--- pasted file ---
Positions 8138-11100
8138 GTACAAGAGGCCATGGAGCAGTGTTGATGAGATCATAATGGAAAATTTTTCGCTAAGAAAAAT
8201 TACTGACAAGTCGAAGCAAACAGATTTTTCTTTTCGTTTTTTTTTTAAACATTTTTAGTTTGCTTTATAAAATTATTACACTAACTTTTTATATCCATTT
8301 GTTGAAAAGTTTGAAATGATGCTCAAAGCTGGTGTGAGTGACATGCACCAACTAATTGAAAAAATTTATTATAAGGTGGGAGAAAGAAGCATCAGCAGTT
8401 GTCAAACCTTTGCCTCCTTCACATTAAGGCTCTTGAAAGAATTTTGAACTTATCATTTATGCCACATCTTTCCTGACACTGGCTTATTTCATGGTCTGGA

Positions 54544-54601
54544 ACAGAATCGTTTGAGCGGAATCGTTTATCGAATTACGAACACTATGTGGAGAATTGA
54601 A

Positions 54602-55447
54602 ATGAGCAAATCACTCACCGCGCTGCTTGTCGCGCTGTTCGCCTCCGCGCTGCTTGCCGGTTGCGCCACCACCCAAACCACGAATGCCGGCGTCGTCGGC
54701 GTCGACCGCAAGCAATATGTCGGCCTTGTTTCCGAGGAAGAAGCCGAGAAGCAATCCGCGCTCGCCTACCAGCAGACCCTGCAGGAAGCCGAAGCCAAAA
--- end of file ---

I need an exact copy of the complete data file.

Positions 8138-11100
8138 GTACAAGAGGCCATGGAGCAGTGTTGATGAGATCATAATGGAAAATTTTTCGCTAAGAAAAAT
8201 TACTGACAAGTCGAAGCAAACAGATTTTTCTTTTCGTTTTTTTTTTAAACATTTTTAGTTTGCTTTATAAAATTATTACACTAACTTTTTATATCCATTT
8301 GTTGAAAAGTTTGAAATGATGCTCAAAGCTGGTGTGAGTGACATGCACCAACTAATTGAAAAAATTTATTATAAGGTGGGAGAAAGAAGCATCAGCAGTT
8401 GTCAAACCTTTGCCTCCTTCACATTAAGGCTCTTGAAAGAATTTTGAACTTATCATTTATGCCACATCTTTCCTGACACTGGCTTATTTCATGGTCTGGA

Positions 54544-54601
54544 ACAGAATCGTTTGAGCGGAATCGTTTATCGAATTACGAACACTATGTGGAGAATTGA
54601 A

Positions 54602-55447
54602 ATGAGCAAATCACTCACCGCGCTGCTTGTCGCGCTGTTCGCCTCCGCGCTGCTTGCCGGTTGCGCCACCACCCAAACCACGAATGCCGGCGTCGTCGGC
54701 GTCGACCGCAAGCAATATGTCGGCCTTGTTTCCGAGGAAGAAGCCGAGAAGCAATCCGCGCTCGCCTACCAGCAGACCCTGCAGGAAGCCGAAGCCAAAA